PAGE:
By New Times
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By Monica Alonzo
In his book PW: First-Person Accounts of German Prisoners of War in Arizona, Hoza writes that Lammersdorf and his colleagues referred to Papago as Schlarafenland-- the land of milk and honey. "These were not the German soldiers of the Hollywood battlefield, willing to fight for the Fuhrer at any cost," he says. "They were young men grateful to be treated this well by the American government. Particularly after the concentration camps were discovered. And especially considering how American POWs were treated in enemy camps."
When they weren't picking cotton -- and only 700 of Papago's residents chose to work -- prisoners were indulging in a list of recreational activities to rival any country club. Horseback riding and swimming (albeit in the irrigation canal that flowed past the camp) were offered to prisoners, and twice-weekly movies were screened in the camp's moviehouse. This same structure was home to the prison's eight-man choir, which performed frequent concerts, and also hosted the prison's theater company, which presented POW musical revues. Daily classes in commerce, law and foreign language were taught by German officers, who often digressed from their lesson plans to discuss effective means of escape from a prison camp and how to elude capture once one was out. POWs who eschewed the classroom could work on the prison newspaper, The Papago Rundschau, or tend the gardens and rabbit farms that sprang up all over camp.
Even romance, of a kind, could be had at Camp Papago. "The local girls, Mexican girls, would come to the fence at night," recalls Lammersdorf. "They knew that there were men who had not had any contact with women for some time. So these guys would sneak out of the camp, through a hole in the fence, and then come back later that night. Everyone was happy."
Maybe not everyone. "Nothing like that ever happened," insists former Papago guard Larry Jorgenson, today a Scottsdale retiree. "This story is absolutely false. We did not entertain prostitutes or any other kind of women at the camp."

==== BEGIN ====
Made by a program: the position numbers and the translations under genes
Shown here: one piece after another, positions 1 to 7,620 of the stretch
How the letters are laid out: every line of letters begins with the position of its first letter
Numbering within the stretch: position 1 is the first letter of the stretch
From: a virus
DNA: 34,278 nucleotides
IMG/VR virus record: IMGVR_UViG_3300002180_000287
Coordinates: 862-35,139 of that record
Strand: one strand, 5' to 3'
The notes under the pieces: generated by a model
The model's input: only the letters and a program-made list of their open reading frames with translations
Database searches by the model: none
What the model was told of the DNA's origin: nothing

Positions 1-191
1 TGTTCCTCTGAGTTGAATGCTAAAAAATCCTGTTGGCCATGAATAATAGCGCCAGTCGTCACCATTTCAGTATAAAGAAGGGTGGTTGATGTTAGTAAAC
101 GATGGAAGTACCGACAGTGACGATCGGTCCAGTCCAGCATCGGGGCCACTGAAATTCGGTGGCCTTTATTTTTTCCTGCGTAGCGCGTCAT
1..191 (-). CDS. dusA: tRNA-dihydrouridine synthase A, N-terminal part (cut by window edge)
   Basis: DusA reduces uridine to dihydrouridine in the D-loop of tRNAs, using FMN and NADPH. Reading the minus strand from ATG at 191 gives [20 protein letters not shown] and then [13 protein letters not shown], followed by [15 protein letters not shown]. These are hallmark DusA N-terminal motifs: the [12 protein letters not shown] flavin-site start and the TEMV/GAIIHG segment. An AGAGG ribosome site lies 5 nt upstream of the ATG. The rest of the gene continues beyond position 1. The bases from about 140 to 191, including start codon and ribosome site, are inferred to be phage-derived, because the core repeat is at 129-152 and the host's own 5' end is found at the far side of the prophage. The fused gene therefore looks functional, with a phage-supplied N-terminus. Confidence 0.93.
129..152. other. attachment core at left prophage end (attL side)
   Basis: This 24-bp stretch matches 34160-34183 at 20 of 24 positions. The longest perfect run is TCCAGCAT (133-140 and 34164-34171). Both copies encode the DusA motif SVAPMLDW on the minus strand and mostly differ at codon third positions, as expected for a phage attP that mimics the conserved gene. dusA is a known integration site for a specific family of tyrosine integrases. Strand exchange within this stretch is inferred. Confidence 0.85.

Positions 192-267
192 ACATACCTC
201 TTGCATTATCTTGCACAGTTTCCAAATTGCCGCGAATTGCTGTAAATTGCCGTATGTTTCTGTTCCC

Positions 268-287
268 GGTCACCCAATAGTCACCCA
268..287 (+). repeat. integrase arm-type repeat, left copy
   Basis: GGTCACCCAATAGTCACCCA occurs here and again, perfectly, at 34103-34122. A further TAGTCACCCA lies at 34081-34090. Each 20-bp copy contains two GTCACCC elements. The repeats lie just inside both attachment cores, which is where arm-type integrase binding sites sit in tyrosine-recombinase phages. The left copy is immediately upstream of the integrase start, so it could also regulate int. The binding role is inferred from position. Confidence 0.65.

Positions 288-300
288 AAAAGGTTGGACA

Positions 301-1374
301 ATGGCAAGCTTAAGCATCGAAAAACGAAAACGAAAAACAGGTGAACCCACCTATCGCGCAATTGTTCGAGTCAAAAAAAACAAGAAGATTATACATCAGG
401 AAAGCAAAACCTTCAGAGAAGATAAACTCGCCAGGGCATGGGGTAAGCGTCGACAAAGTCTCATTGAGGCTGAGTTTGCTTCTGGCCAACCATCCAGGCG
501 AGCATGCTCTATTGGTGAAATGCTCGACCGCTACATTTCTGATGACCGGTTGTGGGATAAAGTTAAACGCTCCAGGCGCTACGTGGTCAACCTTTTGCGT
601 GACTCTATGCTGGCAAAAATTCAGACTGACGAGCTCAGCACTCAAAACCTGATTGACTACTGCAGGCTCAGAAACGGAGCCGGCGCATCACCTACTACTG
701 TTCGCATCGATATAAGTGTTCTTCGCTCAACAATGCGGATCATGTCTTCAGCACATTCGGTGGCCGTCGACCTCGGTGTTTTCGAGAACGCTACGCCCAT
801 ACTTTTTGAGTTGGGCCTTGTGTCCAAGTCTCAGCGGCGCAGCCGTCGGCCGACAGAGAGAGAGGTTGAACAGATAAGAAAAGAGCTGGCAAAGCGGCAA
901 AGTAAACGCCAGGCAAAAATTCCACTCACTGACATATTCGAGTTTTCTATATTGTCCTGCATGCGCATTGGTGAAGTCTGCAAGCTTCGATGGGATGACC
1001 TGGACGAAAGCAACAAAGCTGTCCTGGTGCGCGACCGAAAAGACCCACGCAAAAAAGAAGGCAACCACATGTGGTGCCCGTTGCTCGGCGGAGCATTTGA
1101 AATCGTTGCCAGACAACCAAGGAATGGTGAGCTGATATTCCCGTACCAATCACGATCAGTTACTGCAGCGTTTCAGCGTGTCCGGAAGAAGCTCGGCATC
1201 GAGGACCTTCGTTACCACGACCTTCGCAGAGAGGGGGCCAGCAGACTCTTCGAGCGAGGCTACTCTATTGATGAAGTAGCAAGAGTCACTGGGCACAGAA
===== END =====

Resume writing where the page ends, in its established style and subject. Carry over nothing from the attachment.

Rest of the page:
They did, however, host public art exhibits, where the elaborate projects that prisoners created in the camp's crafts program were displayed and sold. Organized bridge games and soccer matches were enlivened by the schnapps brewed in a wash barrack from distilled orange and grapefruit peels, as were the talcum powder fights that were popular with prisoners after lights out.
With all this merrymaking, it's not surprising that, once an escape plan was hatched in late 1944, most of Papago's German prisoners opted to stay behind. "These men had survived combat," Hoza says, "so why should they risk being shot by a farmer for trying to escape from a place where they enjoyed comparative luxury?"
Lammersdorf remembers why some of his comrades decided to flee their comfortable life in the desert. "It is not so foolish that we would want to escape our fine home in the prison camp," he chuckles. "You see, it's the duty of a prisoner of war, an unwritten law, to try to return to the homeland. Some of us were just more patriotic than others."
And so, late in the fall of 1944, the digging began.
There were hundreds of documented escapes by German POWs during World War II; prisoners were forever wandering away from work details or hiding out in laundry trucks in an attempt to regain their freedom. The Papago escape is notable because of the number of prisoners who vanished, and because of the incompetence of their captors. The men running Camp Papago Park were so inept, in fact, that no one noticed that prisoners were missing until 24 hours later.
The Papago break was practically inevitable. Camp commander William Holden, in the first of many boldly stupid moves, consigned every prisoner who had ever escaped from a prison camp to Compound One. These "troublemakers," as Holden officially dubbed them, were responsible for 13 previous breakouts from Papago. Most of them were naval officers with keen engineering skills whose talent for flight was exacerbated by boredom and patriotic fervor.
"Yes, that was folly, putting all the former escapees together," says Heinrich Palmer, who was one of only two deserters not housed in Compound One. "Here were the experts, all in one place, talking about leaving. It was very helpful, in a way."
Holden wasn't worried that his prisoners would try to tunnel out of Papago. He knew that the camp was built on decomposed granite, and that his men had watched building crews blast through the stuff to install Papago's septic tanks. If it took dynamite to penetrate the camp's foundation, he reasoned, no POW would be able to burrow out.
But Holden was mistaken. His prisoners, perhaps while cleaning up after an especially messy powder fight, discovered that, when wet, decomposed granite turns into soft mud, then dries hard again. Using coal shovels and screwdrivers, a team of prisoners began digging their way to freedom in late-night shifts, dragging up tubs of dirt and scattering it throughout the camp. Much of it was used to fill flower beds; some of it was stored in a special attic; still more was flushed down the toilets. In his book The Faustball Tunnel, John Hammond Moore describes the prisoners' plan to build a faustball (volleyball) court as so much sand thrown in Americans' eyes. The construction project created an excuse for great heaps of earth to be lying around the camp, should any guards get suspicious. According to Palmer, none did.